• An application by the father for the summary return of his two twin children to Croatia, pursuant to the provisions of the 1980 Hague Convention and Brussels IIa. The children were in England with their mother, living with her parents. The father had previously retained the children in Croatia without her consent, leading to the end of the couple's relationship, but the children had been found by the Croatian court to be habitually resident there. She accepted that the children had then been brought to England without the father's consent, but with reference to Article 13(b) claimed that the children were likely to suffer distress if required to return to Croatia without her. In the view of Mr David Lock QC, sitting as a deputy High Court judge, the evidence did not suggest that there was a grave risk of psychological distress sufficiently serious for Article 13(b) to apply. He made an order requiring the return of the children forthwith to Croatia. Judgment, 25/09/2020, free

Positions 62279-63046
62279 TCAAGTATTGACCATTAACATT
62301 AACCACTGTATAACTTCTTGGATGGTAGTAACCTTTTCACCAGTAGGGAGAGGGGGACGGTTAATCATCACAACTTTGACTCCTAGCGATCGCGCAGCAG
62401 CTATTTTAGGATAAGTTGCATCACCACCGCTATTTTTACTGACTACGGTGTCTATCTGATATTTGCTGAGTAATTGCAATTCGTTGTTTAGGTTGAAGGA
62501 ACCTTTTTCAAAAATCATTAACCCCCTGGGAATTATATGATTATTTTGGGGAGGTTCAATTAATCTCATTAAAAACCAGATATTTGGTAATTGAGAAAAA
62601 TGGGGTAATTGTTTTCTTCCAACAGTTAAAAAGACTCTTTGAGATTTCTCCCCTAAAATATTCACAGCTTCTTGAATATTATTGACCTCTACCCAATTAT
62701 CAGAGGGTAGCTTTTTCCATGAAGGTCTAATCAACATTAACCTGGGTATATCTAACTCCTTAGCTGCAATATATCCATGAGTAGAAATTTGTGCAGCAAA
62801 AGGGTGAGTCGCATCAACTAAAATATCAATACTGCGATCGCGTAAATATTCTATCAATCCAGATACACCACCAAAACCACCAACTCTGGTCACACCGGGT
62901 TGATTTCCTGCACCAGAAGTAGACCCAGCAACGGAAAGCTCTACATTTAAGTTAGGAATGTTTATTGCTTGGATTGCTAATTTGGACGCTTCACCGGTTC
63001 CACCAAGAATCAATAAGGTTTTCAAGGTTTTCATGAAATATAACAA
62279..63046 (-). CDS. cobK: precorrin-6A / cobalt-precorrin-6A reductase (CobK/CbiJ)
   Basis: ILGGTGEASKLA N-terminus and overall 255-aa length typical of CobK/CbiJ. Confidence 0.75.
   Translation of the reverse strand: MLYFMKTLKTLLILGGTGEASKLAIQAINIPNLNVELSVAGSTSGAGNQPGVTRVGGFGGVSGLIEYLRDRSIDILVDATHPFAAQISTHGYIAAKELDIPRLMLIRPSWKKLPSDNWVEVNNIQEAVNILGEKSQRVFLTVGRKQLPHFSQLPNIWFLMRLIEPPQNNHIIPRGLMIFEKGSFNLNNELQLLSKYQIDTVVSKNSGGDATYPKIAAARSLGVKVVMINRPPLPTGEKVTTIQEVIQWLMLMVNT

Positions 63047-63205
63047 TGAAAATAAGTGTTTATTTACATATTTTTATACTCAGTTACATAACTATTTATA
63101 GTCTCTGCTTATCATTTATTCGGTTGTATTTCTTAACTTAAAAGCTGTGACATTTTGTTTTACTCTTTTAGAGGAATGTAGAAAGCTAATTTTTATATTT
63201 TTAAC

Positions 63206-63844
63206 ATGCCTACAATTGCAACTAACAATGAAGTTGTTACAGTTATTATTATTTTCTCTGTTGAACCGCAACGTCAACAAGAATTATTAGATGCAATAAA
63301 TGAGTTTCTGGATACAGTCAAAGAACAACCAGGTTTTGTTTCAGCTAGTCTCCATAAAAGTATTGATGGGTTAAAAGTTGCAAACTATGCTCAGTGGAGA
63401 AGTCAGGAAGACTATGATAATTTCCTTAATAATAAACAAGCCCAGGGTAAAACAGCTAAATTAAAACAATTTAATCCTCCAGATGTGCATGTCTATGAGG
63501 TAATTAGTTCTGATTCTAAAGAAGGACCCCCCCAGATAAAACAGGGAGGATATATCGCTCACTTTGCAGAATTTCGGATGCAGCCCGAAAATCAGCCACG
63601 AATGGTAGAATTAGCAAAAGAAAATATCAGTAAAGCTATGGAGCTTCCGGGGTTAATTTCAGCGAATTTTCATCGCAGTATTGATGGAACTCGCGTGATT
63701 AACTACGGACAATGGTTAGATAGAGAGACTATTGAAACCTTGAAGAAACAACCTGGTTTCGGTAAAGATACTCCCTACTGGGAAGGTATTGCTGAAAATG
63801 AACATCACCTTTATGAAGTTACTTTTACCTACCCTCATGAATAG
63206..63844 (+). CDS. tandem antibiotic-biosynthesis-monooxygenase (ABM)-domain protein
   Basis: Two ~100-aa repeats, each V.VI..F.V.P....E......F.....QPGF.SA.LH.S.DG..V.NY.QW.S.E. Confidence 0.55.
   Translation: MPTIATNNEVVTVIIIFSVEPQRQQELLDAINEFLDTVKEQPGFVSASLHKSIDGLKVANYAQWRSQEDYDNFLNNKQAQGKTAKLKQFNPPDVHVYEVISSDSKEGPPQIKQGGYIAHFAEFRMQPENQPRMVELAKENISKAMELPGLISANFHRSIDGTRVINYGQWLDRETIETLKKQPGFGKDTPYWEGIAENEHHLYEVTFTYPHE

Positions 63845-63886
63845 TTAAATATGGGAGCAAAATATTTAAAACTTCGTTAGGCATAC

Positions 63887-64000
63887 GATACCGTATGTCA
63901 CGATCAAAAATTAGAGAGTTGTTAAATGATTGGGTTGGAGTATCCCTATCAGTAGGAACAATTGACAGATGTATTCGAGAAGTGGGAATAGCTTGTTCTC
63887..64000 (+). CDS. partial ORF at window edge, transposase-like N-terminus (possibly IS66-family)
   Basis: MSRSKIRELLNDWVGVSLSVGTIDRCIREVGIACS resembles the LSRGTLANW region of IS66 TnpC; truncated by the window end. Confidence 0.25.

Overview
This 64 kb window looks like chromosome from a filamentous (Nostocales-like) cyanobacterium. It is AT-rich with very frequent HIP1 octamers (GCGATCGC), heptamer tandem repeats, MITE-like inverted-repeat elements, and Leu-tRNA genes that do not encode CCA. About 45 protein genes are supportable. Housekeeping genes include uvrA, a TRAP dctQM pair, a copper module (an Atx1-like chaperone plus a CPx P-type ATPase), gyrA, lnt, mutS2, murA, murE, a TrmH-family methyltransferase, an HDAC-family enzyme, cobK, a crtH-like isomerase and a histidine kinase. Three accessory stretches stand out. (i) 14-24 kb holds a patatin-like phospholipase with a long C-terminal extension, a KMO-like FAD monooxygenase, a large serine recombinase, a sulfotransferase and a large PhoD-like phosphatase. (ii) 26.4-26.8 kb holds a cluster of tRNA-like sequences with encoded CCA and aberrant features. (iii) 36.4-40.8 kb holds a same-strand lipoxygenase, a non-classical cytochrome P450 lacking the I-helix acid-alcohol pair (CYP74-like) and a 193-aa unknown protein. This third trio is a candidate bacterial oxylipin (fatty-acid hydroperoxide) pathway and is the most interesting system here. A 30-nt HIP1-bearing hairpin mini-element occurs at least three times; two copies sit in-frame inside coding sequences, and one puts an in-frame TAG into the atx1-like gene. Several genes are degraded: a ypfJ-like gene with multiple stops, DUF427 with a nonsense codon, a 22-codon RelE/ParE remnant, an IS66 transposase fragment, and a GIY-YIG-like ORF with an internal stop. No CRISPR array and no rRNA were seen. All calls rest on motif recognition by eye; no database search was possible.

• In wardship proceedings, the mother alleged that she and the children (aged 8, 4 and 3) had been victims of transnational abandonment. This was denied by the father, whose case was that the parties had made a consensual decision to relocate as family to Pakistan. He contended that the courts of England and Wales did not have jurisdiction in respect of the children; alternatively, that they should not exercise any jurisdiction because welfare decisions could more conveniently be made in Pakistan. Circumstances meant that the case had to be adjourned, but Mr Richard Harrison QC, sitting as a deputy High Court judge, considered the situation as it stood to be one in which the children were likely to be suffering from emotional harm. It was not tolerable for them to continue to be separated from their parents. It was clear to him that the essence of the mother's case was likely to be correct. The removal of the children to Pakistan had been procured on the basis of a deception, and was thus in breach of the mother's rights of custody, and a wrongful removal for the purposes of Article 10 of Brussels IIa. Having been the primary carer throughout the children's lives, the mother was the person best placed to meet the children's emotional needs. He ordered their immediate return to this jurisdiction. Judgment, 25/09/2020, free